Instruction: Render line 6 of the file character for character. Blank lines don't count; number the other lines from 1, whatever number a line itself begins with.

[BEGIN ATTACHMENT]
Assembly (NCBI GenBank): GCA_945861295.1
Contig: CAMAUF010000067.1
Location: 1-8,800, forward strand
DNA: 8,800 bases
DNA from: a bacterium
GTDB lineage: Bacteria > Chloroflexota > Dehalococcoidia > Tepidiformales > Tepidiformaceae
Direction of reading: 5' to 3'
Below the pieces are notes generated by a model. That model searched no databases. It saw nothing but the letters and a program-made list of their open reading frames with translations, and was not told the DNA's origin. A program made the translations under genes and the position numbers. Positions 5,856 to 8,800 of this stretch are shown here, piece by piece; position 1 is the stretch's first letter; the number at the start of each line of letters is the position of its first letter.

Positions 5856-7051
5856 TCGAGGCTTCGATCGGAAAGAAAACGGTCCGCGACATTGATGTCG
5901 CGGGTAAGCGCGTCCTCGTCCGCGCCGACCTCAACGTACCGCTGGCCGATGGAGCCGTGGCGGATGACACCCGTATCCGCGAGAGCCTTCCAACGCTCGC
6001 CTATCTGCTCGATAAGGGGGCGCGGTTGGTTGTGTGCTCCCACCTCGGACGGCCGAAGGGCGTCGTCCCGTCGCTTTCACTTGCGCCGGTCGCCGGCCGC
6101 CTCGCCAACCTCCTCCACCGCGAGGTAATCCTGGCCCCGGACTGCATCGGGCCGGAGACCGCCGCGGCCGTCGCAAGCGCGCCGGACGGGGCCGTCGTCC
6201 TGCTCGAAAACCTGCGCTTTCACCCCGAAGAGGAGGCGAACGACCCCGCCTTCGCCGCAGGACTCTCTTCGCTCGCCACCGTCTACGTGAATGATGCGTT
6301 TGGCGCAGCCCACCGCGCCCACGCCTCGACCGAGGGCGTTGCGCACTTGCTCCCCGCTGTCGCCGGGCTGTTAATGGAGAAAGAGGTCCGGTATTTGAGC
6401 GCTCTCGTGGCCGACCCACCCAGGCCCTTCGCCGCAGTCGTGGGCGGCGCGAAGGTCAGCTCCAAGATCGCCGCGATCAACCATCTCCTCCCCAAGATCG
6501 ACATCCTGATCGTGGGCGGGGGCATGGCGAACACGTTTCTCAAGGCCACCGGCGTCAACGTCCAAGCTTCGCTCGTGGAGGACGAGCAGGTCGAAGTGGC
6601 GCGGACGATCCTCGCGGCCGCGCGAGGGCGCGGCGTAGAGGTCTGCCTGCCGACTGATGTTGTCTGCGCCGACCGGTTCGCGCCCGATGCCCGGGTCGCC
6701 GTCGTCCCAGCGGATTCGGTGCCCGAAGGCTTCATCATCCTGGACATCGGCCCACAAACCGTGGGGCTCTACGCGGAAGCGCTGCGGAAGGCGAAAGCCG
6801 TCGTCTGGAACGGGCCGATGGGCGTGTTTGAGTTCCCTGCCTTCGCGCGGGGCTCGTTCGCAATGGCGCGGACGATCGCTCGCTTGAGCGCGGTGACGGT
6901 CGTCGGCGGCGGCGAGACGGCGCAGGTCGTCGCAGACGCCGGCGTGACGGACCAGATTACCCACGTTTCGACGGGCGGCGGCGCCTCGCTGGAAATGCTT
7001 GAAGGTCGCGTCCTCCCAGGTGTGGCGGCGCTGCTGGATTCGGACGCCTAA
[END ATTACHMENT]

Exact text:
GTDB lineage: Bacteria > Chloroflexota > Dehalococcoidia > Tepidiformales > Tepidiformaceae